For example, Bryston's new headphone amp has enough voltage and current output to drive almost any real world headphone.  There are several other makes and models which can do this too.

Infinite impedance: if voltage is not applied to a load, then current does not flow, and if current does not flow:

power =  voltage X currentt.

If no power is drawn from the amp, then no work is done and the diagphram will not move, and the air will not be moved to generate sound waves.

 

Bryston claims their new balanced headphone amp sounds the same whether you use it balanced output or SE output.

 

Cheers,

Chris

biggrin.gif

post #7 of 92
Thread Starter 
Quote:
Originally Posted by Chris J View Post

 

Despite what a lot of folks seem to think, this stuff ain't easy to understand.

 

Simplified version:

 

Headphones do not respond faster electrically because they have a high impedance.

They often respond faster, or more accurately because high impedance drivers are often lighter than low impedance drivers.

It has nothing to do with the actual electrical impedance.

 

Assuming equal electrical efficiency:

Low impedance loads  require a bit less voltage, a bit more current

High impedance loads require a bit MORE voltage, a bit LESS current.

 

If an amp can output enough voltage and current, then (in practice) it does not matter to the amp if the load is low impedance or high impedance.

For example, Bryston's new headphone amp has enough voltage and current output to drive almost any real world headphone.  There are several other makes and models which can do this too.

Infinite impedance: if voltage is not applied to a load, then current does not flow, and if current does not flow:

power =  voltage X currentt.

If no power is drawn from the amp, then no work is done and the diagphram will not move, and the air will not be moved to generate sound waves.

 

Bryston claims their new balanced headphone amp sounds the same whether you use it balanced output or SE output.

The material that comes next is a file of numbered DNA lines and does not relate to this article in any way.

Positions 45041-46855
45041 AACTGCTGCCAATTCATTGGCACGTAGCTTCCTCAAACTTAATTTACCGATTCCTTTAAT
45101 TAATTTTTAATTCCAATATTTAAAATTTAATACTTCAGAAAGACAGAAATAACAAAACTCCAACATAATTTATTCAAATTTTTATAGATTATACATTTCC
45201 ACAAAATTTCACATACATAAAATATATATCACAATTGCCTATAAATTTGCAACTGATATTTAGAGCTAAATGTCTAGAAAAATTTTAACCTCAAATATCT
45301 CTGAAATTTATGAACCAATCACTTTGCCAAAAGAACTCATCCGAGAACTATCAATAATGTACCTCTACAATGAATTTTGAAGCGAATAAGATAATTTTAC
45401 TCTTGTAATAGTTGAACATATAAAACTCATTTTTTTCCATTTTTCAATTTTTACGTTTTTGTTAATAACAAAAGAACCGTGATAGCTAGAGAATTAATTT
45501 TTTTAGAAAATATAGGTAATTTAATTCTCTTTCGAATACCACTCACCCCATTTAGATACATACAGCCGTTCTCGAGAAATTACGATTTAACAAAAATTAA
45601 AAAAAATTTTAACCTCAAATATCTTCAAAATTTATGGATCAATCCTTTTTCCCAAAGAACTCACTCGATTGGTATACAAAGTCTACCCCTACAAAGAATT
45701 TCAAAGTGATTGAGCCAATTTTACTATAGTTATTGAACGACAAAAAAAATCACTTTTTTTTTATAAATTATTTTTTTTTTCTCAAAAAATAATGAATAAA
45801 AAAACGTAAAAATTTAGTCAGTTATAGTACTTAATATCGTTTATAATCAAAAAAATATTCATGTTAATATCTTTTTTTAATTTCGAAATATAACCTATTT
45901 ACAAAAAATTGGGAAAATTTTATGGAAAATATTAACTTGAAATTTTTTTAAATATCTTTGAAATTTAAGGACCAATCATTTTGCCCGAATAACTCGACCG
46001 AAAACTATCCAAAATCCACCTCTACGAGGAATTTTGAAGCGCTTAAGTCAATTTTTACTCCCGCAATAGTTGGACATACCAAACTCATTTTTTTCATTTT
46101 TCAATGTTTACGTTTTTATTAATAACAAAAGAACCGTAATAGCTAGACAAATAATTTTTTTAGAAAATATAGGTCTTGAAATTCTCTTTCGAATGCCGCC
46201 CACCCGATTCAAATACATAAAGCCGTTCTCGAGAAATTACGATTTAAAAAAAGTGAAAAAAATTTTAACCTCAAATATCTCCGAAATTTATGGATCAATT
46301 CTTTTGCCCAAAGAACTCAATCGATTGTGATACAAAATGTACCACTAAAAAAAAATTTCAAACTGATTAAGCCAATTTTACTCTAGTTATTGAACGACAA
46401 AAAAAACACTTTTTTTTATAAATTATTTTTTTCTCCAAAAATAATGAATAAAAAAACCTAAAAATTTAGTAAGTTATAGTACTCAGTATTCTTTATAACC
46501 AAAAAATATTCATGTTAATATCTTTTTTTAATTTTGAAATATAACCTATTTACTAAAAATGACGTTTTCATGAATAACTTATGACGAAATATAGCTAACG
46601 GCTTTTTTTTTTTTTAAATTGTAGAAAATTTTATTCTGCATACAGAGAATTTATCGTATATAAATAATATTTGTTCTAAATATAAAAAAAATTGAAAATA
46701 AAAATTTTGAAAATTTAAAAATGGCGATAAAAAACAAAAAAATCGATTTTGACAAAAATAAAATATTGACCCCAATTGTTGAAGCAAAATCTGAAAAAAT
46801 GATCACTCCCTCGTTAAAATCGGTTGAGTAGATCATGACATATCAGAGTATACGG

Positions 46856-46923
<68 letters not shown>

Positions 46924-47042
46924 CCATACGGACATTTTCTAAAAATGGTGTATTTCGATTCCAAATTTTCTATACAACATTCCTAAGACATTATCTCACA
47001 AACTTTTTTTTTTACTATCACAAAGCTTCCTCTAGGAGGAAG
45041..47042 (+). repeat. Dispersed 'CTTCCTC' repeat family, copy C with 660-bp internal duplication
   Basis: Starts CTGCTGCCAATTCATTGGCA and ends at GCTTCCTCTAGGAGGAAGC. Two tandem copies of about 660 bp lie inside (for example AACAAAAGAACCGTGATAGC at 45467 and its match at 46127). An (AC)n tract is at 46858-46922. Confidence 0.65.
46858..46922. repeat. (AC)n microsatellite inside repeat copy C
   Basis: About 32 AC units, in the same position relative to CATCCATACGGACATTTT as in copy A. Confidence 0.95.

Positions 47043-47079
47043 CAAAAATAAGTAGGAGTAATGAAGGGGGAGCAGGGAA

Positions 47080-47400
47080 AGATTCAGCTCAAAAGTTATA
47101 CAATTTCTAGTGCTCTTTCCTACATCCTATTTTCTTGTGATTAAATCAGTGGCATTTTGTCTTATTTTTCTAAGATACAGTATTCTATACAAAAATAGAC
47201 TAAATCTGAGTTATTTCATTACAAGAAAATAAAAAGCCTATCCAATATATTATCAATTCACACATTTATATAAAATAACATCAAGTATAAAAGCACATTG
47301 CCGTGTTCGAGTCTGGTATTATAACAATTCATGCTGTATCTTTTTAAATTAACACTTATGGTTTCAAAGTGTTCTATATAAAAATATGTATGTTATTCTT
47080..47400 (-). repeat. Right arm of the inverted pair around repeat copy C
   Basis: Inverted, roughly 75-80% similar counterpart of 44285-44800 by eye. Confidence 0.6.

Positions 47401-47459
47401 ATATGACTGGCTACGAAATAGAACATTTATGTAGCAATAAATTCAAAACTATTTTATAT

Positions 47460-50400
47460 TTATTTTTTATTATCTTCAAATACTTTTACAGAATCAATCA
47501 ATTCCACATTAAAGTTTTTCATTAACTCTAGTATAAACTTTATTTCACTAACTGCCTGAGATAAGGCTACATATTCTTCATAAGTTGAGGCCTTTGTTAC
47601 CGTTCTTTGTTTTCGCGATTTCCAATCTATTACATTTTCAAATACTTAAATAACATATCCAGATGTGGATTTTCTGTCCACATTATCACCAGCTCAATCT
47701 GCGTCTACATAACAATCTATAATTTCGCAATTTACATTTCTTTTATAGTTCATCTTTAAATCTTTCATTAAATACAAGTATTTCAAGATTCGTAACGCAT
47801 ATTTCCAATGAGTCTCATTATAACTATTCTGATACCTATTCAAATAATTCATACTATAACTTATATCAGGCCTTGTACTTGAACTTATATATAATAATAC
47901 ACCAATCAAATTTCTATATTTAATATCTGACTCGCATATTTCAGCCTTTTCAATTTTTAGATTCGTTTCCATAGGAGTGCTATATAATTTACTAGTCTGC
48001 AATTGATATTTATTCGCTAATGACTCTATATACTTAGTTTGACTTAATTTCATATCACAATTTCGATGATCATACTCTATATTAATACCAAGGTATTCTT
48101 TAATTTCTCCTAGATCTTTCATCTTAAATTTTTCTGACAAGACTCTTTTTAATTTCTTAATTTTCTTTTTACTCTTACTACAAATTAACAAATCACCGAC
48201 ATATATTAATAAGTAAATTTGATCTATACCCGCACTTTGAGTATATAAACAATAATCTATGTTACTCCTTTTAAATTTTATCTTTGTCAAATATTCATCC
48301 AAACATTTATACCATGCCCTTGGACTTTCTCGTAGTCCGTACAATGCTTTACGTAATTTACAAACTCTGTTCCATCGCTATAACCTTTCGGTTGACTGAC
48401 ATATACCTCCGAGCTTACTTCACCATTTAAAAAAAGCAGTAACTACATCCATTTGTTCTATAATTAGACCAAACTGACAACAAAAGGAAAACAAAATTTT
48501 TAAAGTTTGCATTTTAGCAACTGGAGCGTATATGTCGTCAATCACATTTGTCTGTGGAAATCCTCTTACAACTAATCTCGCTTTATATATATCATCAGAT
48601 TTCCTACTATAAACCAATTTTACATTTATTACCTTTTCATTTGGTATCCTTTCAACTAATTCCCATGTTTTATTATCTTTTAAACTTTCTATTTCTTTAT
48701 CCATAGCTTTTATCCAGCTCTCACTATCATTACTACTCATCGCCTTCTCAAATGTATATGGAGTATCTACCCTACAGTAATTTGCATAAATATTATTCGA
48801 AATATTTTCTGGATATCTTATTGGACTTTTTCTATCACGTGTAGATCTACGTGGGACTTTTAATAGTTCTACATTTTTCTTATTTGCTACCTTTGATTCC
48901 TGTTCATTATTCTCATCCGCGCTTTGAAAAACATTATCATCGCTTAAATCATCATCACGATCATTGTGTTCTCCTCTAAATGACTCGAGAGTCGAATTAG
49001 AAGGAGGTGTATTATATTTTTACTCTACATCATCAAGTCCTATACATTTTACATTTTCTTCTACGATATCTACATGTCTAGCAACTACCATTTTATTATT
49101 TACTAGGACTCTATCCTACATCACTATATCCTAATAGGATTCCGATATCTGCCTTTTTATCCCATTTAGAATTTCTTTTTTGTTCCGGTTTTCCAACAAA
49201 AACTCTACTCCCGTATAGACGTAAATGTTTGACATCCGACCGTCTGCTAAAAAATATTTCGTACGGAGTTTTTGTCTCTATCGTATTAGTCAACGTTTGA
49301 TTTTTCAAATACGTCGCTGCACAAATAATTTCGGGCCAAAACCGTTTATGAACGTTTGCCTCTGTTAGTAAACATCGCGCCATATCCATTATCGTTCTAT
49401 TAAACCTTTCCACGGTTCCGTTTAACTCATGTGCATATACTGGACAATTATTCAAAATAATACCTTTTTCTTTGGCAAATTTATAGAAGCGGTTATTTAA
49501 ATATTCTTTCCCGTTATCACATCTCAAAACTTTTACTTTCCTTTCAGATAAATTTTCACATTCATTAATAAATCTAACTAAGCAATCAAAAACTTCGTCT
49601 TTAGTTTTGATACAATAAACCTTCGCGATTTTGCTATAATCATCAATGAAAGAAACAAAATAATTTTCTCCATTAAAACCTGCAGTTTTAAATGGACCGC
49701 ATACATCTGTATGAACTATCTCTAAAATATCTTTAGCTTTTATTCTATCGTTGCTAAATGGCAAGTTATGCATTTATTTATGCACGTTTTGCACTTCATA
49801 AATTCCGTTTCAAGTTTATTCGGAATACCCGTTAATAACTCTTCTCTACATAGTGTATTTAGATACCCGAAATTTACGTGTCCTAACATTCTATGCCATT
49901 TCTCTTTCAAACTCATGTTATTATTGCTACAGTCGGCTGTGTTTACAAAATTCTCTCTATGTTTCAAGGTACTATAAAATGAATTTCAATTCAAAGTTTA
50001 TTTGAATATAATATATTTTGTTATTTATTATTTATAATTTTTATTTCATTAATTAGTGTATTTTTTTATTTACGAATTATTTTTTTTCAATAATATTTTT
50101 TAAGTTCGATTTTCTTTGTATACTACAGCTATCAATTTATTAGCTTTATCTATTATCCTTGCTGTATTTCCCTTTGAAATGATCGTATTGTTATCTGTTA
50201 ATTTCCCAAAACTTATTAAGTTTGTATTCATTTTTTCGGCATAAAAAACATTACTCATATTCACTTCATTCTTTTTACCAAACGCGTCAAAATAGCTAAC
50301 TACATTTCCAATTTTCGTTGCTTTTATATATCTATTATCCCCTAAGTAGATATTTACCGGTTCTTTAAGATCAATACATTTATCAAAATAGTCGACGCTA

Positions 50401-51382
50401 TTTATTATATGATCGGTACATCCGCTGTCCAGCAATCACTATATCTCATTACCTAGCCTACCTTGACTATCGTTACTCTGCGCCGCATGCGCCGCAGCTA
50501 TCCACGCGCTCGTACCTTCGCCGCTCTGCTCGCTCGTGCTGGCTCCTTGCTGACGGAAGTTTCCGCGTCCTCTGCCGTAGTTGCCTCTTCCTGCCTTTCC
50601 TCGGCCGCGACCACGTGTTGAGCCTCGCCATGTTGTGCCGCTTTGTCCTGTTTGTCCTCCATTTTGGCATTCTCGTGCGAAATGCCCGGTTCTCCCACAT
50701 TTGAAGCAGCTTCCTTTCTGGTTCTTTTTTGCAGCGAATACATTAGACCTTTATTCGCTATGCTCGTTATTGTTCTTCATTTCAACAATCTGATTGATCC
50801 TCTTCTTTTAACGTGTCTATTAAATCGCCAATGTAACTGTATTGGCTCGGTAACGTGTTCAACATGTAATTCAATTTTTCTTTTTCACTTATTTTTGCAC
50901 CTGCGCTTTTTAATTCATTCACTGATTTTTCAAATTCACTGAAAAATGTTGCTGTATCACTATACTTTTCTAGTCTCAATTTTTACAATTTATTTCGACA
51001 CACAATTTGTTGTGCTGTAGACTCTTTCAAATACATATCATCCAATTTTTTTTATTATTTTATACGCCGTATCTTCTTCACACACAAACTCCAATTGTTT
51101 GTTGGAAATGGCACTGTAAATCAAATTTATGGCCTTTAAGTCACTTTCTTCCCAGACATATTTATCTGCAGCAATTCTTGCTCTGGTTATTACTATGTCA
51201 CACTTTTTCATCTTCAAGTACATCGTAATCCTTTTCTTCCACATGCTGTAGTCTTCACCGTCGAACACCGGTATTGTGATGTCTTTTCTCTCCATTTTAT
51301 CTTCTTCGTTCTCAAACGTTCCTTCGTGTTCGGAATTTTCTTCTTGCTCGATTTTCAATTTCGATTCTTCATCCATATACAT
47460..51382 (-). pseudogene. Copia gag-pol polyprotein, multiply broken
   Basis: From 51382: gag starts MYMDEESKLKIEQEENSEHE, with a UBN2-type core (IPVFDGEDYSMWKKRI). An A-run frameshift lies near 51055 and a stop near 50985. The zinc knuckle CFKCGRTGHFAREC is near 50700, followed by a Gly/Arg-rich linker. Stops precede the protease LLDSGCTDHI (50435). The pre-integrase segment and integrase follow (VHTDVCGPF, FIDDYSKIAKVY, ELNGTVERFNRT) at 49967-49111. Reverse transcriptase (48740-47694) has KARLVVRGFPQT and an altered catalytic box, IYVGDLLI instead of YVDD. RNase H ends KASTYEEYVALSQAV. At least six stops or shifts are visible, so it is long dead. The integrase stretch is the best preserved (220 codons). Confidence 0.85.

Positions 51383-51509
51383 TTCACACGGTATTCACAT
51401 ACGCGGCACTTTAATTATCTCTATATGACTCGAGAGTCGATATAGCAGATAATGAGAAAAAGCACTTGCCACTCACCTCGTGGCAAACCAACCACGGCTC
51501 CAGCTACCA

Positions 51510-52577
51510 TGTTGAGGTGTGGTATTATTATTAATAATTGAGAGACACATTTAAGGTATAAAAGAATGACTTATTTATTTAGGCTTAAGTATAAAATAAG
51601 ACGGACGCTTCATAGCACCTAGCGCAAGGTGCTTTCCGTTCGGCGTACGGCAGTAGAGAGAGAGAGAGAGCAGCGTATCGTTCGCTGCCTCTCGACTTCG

Cheers,

Chris

biggrin.gif

 

This is starting to make more sense now.

 

But how about "powerful amps" vs "not so powerful amps" driving the same load, is a more powerful always better? Will more power make the amp/headphone faster and give it a more "powerful sound" for a lack of better term? I know there are issues with heat and noise floors but other than that would you say that more power always is better?

 

And is the only real benefit of balanced drive that you have twice the voltage difference and hence twice the power? (if things about channel separation are ignored)

 

I.e would a 10W SE amp be nearly identical in sound and performance to two 5W amps run in balanced mode (for a total of 10W also) - if you get what I'm trying to say. Total output power is the same but one is SE the other balanced.

 

I guess the short question is: what would an EE buy? Would he buy into balanced for home use?


Edited by TwoEars - 8/3/12 at 8:48am
post #8 of 92
Quote:
Originally Posted by TwoEars View Post

 

This is starting to make more sense now.

 

But how about "powerful amps" vs "not so powerful amps" driving the same load, is a more powerful always better? Will more power make the amp/headphone faster and give it a more "powerful sound" for a lack of better term? I know there are issues with heat and noise floors but other than that would you say that more power always is better?

 

And is the only real benefit of balanced drive that you have twice the voltage difference and hence twice the power? (if things about channel separation are ignored)

 

I.e would a 10W SE amp be nearly identical in sound and performance to two 5W amps run in balanced mode (for a total of 10W also) - if you get what I'm trying to say. Total output power is the same but one is SE the other balanced.

 

I guess the short question is: what would an EE buy? Would he buy into balanced for home use?

 

You are better off having too much power (within reason) than not enough power, or just enough power.

 

For me, the ideal headphone amp would (among other things) have enough voltage and current available to drive a headphone of any impedance and any efficiency to any reasonable volume.